The yellow flat spot at the centre of the posterior region of the retina is called macula lutea which is responsible for sharp detailed vision. A small depression present in the centre of the yellow spot is called fovea centralis which contains only cones. The optic nerves and the retinal blood vessels enter the eye slightly below the posterior pole, which is devoid of photo receptors; hence this region is called blind spot.
When light enters the eyes, it gets refracted by the cornea, aqueous humor and lens and it is focused on the retina and excites the rod and cone cells. The photo pigment consists of Opsin, the protein part and Retinal, a derivative of vitamin A. Light induces dissociation of retinal from opsin and causes the structural changes in opsin. This generates an action potential in the photoreceptor cells and is transmitted by the optic nerves to the visual cortex of the brain, via bipolar cells, ganglia and optic nerves, for the perception of vision.
Myopia (near sightedness): The affected person can see the nearby objects but not the distant objects. This condition may result due to an elongated eyeball or thickened lens; so that the image of distant object is formed in front of the yellow spot. This error can be corrected using concave lens that diverge the entering light rays and focuses it on the retina.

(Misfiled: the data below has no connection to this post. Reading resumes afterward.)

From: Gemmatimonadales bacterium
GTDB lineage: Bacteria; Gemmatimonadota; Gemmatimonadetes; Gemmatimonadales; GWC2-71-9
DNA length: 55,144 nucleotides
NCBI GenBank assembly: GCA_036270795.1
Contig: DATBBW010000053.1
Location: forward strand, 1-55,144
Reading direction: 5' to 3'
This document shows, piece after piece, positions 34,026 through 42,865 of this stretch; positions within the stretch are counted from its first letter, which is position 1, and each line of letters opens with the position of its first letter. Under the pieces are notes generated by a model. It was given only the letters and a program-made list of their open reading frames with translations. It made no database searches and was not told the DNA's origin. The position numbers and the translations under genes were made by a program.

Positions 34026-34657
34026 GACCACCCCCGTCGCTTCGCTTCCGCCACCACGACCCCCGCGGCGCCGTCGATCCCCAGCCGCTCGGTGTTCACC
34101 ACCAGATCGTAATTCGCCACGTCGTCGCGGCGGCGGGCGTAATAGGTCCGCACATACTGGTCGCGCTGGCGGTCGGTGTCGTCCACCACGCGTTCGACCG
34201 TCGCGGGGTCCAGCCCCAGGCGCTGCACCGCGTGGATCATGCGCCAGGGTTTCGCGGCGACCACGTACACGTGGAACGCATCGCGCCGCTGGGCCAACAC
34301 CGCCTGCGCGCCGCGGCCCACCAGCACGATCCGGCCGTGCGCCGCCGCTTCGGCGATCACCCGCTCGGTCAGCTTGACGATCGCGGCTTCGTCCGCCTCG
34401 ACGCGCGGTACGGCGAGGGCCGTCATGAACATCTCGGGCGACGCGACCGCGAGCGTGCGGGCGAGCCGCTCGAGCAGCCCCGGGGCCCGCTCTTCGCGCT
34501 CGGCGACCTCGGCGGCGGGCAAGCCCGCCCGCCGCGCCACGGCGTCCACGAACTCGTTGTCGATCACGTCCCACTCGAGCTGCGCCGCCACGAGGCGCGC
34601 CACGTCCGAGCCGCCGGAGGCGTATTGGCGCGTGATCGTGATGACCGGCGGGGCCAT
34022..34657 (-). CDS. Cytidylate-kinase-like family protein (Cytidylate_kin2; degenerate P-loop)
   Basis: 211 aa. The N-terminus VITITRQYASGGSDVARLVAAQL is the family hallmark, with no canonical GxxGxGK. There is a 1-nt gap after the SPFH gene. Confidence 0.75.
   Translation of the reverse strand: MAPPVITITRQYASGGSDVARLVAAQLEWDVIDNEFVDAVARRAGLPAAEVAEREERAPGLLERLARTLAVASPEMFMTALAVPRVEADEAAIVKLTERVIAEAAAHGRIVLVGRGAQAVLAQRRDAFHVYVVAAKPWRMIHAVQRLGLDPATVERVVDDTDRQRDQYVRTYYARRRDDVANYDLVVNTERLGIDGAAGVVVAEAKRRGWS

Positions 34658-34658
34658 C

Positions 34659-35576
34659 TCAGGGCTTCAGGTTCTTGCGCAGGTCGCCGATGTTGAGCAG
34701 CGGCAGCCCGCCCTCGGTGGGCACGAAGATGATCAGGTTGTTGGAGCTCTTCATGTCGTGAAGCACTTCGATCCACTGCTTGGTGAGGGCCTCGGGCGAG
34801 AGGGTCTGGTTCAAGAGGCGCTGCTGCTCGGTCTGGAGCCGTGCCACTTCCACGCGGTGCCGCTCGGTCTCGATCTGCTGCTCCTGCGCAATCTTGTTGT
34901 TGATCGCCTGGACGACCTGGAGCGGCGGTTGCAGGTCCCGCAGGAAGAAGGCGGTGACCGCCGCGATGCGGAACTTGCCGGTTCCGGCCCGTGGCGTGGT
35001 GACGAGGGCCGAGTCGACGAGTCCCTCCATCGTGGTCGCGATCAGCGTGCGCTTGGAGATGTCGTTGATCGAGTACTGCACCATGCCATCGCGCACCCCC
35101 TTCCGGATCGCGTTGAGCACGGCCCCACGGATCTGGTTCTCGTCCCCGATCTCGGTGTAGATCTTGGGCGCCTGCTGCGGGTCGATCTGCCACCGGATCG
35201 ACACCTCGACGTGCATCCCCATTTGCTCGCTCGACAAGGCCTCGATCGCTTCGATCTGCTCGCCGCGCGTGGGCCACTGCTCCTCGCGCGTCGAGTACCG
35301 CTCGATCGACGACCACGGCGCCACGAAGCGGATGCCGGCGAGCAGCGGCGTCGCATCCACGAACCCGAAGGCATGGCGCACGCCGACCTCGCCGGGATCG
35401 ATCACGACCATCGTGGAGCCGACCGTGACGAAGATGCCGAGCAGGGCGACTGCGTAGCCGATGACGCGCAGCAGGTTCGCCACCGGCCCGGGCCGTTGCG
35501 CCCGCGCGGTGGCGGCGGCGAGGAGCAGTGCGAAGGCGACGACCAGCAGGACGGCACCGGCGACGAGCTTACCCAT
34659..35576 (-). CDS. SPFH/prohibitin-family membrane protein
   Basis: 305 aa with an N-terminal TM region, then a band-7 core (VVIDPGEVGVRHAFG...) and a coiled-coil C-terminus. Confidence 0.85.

Hypermetropia (long sightedness): the affected person can see only the distant objects clearly but not the objects nearby. This condition results due to a shortened eyeball and thin lens; so the image of closest object is converged behind the retina. This defect can be overcome by using convex lens that converge the entering light rays on the retina.
Presbyopia: Due to aging, the lens loses elasticity and the power of accommodation. Convex lenses are used to correct this defect.
Astigmatism is due to the rough (irregular) - curvature of cornea or lens. Cylindrical glasses are used to correct this error (Figure 10.17).
Cataract: Due to the changes in nature of protein, the lens becomes opaque. It can be corrected by surgical procedures.